Friday, 29 August 2008

Say "aaaaaaaah"

I think I'm coming down with the dreaded Edinburgh Flu. Ever the contrarian, I've waited till I was back in London to catch it. If it's the Black Scottish Flu, I'm fucked.

Half sprawled on the couch, I'm patiently waiting for the sun to burn through the cloud cover so that I can have a semblance of a summer and maybe even recover. That's not going to happen is it? The sunshine I mean. In my weakened state no one dare tell me but I know, I know... Summer is well and truly over.

Still, I'm going to drag myself out later on, wearing my brand new mini purple tartan kilt and pink dance tights. And high heeled red patent leather shoes. Well, it would be nice to finally start earning a proper living this year! (The tarty toenails are still going strong.)

No need for the doctor, and hold off on the black rimmed cards and crowns of flowers. I'm not dead yet. Just middling. Idling. Limbo-ing.

When all I want to do is to keep going, like a rocket.

High high high into the sky.

Thursday, 28 August 2008

Can you fit me in?

The smell of burnt toast lingers in the flat in spite of all the windows being open. I overdid the toast this afternoon and it set the smoke alarm off and stunned the office boys downstairs who'd gathered on the front doorstep as part of their evacuation procedure. They were even more stunned when I showed up, in my short hot pants and pink cut off t-shirt (and my glasses) to reset the alarm.

Stunned and appreciative I think. Well, they looked pretty enthusiastic (and stared pretty enthusiastically too). Then I had to climb back up the stairs so they got a really good view, rear view that is...

Now I don't dare make another piece of toast.

Anyway, apart from my unscheduled exhibitionistic tendencies nothing of note has occured yet on my full day back in London. Slept in till 7. (I know, but that's sleeping in for me.) Went to an audition near the British Museum.

Dropped into Hummus Bros for lunch. They've put their prices up (apparently the cost of seeds and pulses is going up too - like everything else) and they didn't offer me the usual option of a free hard boiled egg. I didn't feel like a hard boiled egg today but it's the principle of it.

Called to make an hair appointment with Tommy Guns but they couldn't fit me it. Patrick has gone on hols so no haircut until he comes back week after next.


I'm slowly coming back to normal life and back down to earth. (It's all relative. Ask Einstein.) Disjointed, mock-discontent. Not disapproving (other than of Patrick's ill-timed holiday). Nor disengaged. Distemper: never! Disproportionate: always.

Wednesday, 27 August 2008

Heading South of the border

I'm on the train. Ediburgh, Newcastle, York, something else (Peterborough actually), and London KingsCross. Heading South, like the swallows. The carriage is a wonderfully charming amalgam of the regions we're passing through. Thick accents from thickly set ladies and tough looking lads. And smartly dressed elderly ladies on their way down to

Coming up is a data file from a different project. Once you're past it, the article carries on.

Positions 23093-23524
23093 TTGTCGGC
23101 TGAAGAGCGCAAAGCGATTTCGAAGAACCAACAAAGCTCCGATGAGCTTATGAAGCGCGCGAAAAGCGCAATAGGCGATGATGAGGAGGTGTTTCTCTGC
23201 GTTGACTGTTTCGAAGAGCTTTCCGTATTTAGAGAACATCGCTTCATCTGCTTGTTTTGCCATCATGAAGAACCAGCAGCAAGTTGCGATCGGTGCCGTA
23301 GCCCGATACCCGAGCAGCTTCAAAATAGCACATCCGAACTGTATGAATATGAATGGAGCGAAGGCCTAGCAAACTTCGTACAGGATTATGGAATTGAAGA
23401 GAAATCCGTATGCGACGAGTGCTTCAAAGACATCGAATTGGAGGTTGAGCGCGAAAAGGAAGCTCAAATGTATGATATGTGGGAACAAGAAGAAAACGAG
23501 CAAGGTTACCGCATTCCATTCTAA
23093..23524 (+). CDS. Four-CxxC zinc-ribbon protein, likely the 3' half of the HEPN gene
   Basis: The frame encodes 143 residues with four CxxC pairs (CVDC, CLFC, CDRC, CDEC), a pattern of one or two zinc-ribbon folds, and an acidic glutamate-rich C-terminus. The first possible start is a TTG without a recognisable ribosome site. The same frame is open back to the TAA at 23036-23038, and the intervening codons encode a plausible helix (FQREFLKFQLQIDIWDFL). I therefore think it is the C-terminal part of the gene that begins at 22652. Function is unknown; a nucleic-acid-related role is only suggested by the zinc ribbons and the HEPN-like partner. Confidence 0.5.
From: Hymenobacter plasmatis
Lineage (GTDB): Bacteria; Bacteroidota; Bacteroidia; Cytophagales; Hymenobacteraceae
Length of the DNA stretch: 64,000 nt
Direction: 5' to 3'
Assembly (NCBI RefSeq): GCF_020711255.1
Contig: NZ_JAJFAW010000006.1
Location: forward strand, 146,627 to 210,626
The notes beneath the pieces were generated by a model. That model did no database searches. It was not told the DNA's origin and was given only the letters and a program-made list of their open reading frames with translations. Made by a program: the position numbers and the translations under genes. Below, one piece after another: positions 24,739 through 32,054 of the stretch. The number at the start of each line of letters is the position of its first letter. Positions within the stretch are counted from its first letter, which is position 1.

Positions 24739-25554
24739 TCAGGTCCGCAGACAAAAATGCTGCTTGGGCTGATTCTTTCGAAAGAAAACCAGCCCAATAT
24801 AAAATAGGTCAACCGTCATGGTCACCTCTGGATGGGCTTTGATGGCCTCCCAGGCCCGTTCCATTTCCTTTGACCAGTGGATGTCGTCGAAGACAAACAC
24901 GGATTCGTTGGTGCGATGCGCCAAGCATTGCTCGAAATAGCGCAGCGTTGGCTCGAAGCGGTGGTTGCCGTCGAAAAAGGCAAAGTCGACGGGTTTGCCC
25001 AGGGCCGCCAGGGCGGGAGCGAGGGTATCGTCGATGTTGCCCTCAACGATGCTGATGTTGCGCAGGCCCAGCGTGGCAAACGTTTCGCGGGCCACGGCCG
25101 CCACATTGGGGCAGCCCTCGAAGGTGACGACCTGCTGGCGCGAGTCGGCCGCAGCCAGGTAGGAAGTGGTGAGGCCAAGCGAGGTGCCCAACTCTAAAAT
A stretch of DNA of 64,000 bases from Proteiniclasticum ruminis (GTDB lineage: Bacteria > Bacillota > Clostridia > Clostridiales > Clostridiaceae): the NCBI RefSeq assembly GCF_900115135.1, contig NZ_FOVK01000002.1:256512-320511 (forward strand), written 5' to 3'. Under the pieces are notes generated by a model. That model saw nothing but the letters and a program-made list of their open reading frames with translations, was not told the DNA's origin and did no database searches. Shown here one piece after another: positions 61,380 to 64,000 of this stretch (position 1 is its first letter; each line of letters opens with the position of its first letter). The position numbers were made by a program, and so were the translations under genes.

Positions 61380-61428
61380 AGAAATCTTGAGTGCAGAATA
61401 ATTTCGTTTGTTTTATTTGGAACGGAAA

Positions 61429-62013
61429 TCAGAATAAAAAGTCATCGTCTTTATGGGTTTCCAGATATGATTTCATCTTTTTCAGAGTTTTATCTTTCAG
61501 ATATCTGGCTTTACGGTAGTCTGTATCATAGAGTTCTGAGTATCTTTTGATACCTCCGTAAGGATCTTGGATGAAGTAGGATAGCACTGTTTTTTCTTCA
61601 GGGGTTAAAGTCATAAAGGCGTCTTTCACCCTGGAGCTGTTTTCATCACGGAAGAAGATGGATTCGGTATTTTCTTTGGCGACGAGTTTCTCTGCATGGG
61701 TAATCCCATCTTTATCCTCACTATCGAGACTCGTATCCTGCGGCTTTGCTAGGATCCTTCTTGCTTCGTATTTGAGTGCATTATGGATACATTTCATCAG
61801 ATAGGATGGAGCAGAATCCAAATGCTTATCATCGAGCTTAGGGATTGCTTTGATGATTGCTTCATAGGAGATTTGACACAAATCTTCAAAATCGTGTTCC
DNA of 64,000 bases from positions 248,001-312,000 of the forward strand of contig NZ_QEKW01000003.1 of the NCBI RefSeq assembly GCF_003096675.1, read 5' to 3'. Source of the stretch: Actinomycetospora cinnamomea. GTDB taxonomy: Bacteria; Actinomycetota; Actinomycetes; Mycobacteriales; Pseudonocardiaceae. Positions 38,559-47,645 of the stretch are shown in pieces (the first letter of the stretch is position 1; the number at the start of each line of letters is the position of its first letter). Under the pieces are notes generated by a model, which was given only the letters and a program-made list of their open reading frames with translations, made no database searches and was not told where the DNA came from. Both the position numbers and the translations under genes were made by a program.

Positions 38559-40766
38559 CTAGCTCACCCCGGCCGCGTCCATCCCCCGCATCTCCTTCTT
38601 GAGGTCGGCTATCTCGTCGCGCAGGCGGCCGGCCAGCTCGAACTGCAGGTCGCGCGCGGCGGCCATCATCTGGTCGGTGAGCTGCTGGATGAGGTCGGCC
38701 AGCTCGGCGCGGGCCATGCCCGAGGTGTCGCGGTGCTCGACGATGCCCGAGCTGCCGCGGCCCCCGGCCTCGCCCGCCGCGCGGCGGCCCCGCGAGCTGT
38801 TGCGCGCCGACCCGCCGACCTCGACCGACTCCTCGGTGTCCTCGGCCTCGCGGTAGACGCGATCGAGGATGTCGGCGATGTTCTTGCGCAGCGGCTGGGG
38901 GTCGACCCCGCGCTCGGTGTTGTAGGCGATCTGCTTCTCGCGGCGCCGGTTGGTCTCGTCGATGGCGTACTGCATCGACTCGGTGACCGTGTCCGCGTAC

London on their bi-annual pilgrimage (maybe The Sales are on?)

The other thing that characterises this train journey is the occasional waft of country smells that temporarily suffuses the carriage: from cow manure (I love it! It makes me think of the country side, and my grandmother's village in Northern Spain and holidays.), to burning leaves (unpleasant), to artificial fertiliser (very unpleasant).

I'm seated at one of those tables for 4 with 2 inscrutable but upper middle class foreigners. Who somehow, insist on speaking heavily accented English to one another. Posh enough to travel first class but relaxed enough to slum it in second. With the thick-set Geordies. And me.

I pointed out the Angel of the North to them, as we left Newcastle. And that has proven to be the extent of our conversation. I mentioned it a wee bit early so we had a few minutes of uncomfortable – almost reproachful – silence as we cranned our necks expectantly waiting for it to appear. I kept thinking "Maybe we've passed it already…" I don't know what they thought – as I said, they're rather unscrutable – but I could feel the impatience gnawing. But then we saw it! The Angel of the North.

Still, the most fascinating thing about them is the prodigious quantities and variety of food they have ingested so far. I know it's a four and a half hour journey and I've had a diet coke, a ham and cheese baguette, a punnet of Marks and Spencers strawberries and a kitkat from the train trolley (I know, first chocolate in 6 weeks! I didn't even care that it was half melted and made my fingers sticky.) But they're in a different league altogether. And yet they are so slim! Out of two orange Sainsbury's shopping bag, they've had bars of chocolate, a whole pack of what looks like oblong buns – what the French would call Viennese bread – with chocolate chips, and lately a peach! I think there's more to come. Actually, the husband is now chewing gum.

The BBC weather forecast this morning promised 22 degrees in London this afternoon, but so far the sky's grey mulch has pretty much clung to us. But the wellies are safely packed away in my suitcase. I'm still banking on sunshine.

Like the swallows.